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Research Paper on Hospital Management

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Research Paper on Hospital Management

Managerial Applications of Information Technology in the Hospital Setting
The main aim of this research paper is to define the possible role that principles and tools of information technology can play in the hospital’s operations and strategic planning process. Many large hospitals in the country are successfully using IT for strategic decision making and, in particular, for the adoption of new technologies and the establishment of new services. This paper discusses some theoretical issues and reports on the experience of hospitals in the country during their implementation of modern technologies.

Modern information technologies implementation is critical in the management of hospitals, even when the types of the healthcare organizations differ. Public healthcare organizations along with privately run NGO’s and profit oriented clinics, should continuously improve their technological processes, paying particular attention on the effectiveness of the technology used.

One of the well-recognized problems of the usage of IT in the hospitals is related to the existing misunderstanding between formulation and implementation phases. Internal organizational conditions, emerging strategies, and changes in external environment typically place the implementation phase in trouble. Notably, such difficulty appears to be harder to solve in the case of health care organizations.

In hospitals, the clinical autonomy of physicians, in connection with their direct responsibility for patients, makes it difficult to apply formal planning and budgeting processes. Therefore, a health care organization is regarded as a complex system. It is difficult to forecast the level of personnel’s involvement in Healthcare hospital operations in each particular case. Under such conditions, IT implementation strategies tend to come from the bottom and implementation of planned strategies by the top management team become very complex (Foss, 1996).

At this point it is reasonable to depict how the IT implementation in the hospitals might offer solutions to the difficulties associated with redundant paper work and problems with essential charting. During the last 20 years, different states in America have tried to implement a number of measures to improve their healthcare systems. The initial reasons for such reforms were pressure for cost cutting and the need to optimize the resources’ usage. An aging population, the increasing demand for services, and technological innovation in medicine represent the main factors in the increasing gap between needs and resources available for health care (Ferlie, Ashburner, Fitzgerald, and Pettigrew, 2000).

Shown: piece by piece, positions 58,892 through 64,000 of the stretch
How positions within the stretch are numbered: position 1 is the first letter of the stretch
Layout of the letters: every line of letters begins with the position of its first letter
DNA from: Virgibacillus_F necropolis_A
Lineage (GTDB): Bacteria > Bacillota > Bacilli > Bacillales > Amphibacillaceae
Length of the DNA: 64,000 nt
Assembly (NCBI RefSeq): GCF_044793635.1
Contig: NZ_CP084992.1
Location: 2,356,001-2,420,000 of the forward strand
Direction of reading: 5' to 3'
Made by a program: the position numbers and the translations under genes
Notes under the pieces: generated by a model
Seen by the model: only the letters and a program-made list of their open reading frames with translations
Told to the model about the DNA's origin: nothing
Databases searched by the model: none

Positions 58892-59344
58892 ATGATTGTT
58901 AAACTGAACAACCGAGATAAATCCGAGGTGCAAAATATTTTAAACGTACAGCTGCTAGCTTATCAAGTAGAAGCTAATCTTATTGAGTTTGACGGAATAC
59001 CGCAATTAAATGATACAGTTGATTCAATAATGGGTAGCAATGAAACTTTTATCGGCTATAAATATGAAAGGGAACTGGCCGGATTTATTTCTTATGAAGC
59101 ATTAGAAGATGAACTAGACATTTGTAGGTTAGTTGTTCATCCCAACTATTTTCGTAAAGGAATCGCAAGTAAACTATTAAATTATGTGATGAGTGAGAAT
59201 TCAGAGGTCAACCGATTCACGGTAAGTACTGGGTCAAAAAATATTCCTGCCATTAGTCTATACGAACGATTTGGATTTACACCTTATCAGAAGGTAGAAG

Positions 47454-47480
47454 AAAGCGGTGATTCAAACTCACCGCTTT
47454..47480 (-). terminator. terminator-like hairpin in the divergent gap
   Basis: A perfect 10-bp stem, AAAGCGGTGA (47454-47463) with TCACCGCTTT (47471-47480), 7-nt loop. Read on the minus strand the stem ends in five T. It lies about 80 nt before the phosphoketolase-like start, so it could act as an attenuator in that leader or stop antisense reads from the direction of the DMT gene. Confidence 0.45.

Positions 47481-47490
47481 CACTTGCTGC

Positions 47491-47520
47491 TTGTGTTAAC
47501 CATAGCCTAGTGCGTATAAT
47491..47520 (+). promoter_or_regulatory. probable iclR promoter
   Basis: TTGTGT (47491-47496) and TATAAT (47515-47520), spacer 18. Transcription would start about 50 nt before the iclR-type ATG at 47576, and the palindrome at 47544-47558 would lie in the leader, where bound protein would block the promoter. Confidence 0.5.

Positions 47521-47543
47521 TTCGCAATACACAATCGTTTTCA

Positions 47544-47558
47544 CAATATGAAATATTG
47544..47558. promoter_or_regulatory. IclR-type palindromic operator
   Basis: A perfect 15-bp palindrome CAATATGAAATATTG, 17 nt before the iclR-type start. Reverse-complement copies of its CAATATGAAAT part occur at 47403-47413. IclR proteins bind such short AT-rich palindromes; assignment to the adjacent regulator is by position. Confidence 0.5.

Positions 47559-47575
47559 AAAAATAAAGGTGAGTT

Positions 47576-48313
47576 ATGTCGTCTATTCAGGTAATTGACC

Similarly to the US, a number of states, before more crucial decisions’ implementation, offered a different way to allocate financial and human resources. The key aspect lies in increasing the effectiveness and efficacy of management processes in clinics and hospitals. This objective was pursued by increasing the level of autonomy of healthcare organizations with respect to national formal planning processes, and experimenting with a IT-enabled solutions.

More recently, some European countries (the United Kingdom and Italy, for example) voted legislation that enhanced the impact of IT in healthcare systems. The whole European Union is accentuating the importance of IT principles and tools to increase efficiency of their hospitals. Recent innovations in the statutes of the Italian National Health Service have strengthened the role of IT in healthcare organizations, evoking a proportional recognition of the criticality of strategic planning process in the business of government (Foss, 1996). The definition of the mission and the objectives, the selection of strategic options, the formulation of strategies, their implementation, and their evaluation all represent the fundamental steps of this process (Ferlie, Ashburner, Fitzgerald, and Pettigrew, 2000).